The child readers of The Lion, the Witch and the Wardrobe who do not recognize it's parallel story b of the Crucifixion and the Resurrection are not necessarily mistaken. Our particular, immediate experience of something is as true as the conclusions we reach after we have sorted all the details, figured out which ones match a pattern we've observed before, and discarded the rest. To me, the fact that Aslan was a real, material, warm and furry lion was as important as the fact that he died and was brought to life. It was even more important, really, since death wasn't especially interesting to me and animals were.

To be stories at all” Lewis wrote, “they must be series of events; but it must be understood that this series—the plot as we call it--.is only really a net whereby to catch something else. The real theme may be, and perhaps usually is, something that has no sequence in it, something other than a process and much more like a state or quality.”
Everyone is available, is susceptible, to the spell of a story. That is one reason critics have generally found it unworthy of study; Lewis observed that the more story predominates a book, the less intellectuals think of it. The appetite for and appreciation of story requires no training or cultivation…. But it is potent. The word “spell” as Tolkein mentions, once meant “Both a story told and a formula of power over living men.” Where does this power come from and what is it made of? Tolkein thought that to ask this question was to speculate about the very origins of language and the mind.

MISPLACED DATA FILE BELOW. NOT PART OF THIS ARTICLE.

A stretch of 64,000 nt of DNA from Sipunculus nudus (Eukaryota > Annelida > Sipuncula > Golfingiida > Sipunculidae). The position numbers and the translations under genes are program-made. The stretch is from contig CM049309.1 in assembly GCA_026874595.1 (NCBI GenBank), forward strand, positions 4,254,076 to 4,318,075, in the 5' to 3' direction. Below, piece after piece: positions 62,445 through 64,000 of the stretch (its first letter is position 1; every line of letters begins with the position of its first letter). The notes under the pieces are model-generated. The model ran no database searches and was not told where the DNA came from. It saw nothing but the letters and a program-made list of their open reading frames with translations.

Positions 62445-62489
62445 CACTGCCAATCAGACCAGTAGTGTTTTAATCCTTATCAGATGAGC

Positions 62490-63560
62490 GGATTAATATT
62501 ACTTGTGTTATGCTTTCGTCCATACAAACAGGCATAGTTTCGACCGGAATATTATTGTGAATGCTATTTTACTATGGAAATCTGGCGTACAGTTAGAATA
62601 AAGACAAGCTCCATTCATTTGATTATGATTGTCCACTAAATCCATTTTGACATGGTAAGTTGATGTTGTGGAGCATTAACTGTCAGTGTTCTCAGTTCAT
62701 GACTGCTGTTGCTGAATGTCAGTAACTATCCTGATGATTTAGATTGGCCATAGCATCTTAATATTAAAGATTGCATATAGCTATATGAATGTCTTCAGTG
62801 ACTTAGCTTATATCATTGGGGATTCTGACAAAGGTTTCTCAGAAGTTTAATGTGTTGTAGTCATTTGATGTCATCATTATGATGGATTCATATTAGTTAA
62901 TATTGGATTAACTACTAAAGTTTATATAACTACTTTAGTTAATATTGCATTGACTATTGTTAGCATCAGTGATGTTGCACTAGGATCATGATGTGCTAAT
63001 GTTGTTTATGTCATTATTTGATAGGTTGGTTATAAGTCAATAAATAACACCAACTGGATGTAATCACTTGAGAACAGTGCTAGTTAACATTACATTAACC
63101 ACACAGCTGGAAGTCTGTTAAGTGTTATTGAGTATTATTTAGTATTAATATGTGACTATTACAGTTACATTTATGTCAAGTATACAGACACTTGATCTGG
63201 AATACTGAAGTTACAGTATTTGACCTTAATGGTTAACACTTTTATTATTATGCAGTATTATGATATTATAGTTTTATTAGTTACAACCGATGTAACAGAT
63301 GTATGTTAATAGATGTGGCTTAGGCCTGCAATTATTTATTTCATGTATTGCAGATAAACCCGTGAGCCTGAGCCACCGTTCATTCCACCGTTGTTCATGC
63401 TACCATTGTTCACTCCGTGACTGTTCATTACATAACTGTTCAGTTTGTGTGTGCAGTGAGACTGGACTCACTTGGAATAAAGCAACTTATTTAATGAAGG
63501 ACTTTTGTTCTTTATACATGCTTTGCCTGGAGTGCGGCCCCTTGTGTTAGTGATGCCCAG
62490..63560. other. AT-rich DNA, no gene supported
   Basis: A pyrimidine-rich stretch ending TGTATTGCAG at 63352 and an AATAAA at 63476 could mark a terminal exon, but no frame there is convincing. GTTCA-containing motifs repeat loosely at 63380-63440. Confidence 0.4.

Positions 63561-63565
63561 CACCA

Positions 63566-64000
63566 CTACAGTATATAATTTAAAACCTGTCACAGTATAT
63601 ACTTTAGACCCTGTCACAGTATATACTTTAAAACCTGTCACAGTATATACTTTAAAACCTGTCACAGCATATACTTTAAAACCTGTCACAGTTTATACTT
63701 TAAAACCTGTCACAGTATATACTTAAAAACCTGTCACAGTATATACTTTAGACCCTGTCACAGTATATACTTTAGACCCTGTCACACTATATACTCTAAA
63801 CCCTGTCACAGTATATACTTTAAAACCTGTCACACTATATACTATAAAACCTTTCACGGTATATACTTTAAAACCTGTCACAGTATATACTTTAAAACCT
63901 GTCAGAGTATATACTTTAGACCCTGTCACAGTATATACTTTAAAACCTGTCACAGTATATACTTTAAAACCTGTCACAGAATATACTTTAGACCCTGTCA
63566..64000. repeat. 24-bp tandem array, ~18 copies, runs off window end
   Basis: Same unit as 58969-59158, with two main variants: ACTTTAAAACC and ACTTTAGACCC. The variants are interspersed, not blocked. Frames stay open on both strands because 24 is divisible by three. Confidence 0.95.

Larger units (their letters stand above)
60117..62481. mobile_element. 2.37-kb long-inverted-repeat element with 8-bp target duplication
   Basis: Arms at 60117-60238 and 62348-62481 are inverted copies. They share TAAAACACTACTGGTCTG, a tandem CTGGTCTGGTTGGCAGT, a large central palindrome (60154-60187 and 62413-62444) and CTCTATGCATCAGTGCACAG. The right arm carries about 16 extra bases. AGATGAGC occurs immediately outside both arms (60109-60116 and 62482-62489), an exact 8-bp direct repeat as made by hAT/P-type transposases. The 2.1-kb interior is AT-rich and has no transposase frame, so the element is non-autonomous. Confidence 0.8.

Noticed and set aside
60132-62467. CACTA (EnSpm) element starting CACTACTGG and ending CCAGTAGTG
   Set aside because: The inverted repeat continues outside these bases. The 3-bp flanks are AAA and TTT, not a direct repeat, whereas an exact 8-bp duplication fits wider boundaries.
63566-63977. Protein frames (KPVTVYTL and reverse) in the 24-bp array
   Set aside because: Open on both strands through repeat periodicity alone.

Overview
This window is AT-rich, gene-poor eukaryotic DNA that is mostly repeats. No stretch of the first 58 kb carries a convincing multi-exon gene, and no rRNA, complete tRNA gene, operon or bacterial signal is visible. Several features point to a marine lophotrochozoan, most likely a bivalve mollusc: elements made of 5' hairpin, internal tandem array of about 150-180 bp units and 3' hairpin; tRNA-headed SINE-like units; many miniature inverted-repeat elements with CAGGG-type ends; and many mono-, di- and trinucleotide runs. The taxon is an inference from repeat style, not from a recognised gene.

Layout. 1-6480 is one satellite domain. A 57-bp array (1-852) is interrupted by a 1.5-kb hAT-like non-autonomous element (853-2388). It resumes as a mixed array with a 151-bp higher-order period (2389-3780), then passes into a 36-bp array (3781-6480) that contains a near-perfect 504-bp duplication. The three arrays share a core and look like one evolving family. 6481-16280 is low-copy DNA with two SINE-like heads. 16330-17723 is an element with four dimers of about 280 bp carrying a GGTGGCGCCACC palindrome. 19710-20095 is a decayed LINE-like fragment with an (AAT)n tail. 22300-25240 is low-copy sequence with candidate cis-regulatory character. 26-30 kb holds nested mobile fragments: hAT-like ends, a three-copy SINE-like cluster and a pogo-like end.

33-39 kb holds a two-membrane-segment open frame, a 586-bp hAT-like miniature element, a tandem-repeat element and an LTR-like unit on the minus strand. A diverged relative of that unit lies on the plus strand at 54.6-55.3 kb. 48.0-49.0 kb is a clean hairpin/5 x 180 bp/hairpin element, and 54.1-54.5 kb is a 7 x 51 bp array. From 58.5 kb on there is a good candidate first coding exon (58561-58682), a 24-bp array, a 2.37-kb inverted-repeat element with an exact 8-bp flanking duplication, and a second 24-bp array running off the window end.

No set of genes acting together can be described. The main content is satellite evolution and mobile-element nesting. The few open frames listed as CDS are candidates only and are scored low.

"Most romance*, however, belongs to the youth and speaks to the desire to get out in the world and prove oneself, which may be why the form proliferates most luxuriantly and in some of its purest strains in children's fiction. I knew as a little girl that there were really two kinds of readers: those who liked 'Little Women' and those who preferred 'The Phantom Tollbooth', but it wasn't until I learned to think like a critic that I understood exactly where the difference lies; 'Little Women' is a novel, 'The Phantom Tollbooth' is a romance. 'Little House on the Prarie' is a novel, 'The Wizard of Oz' is a romance.... 'Island of the Blue Dolphins' main character's journey from helpless child to self sufficient adult, a destination reached via a series of often desperate but also exhilirating adventures, makes it a kind of romance, the romance of survival."
* romance in the 19th century novel genre, not how used today. ( )
  PokPok | Sep 3, 2017 |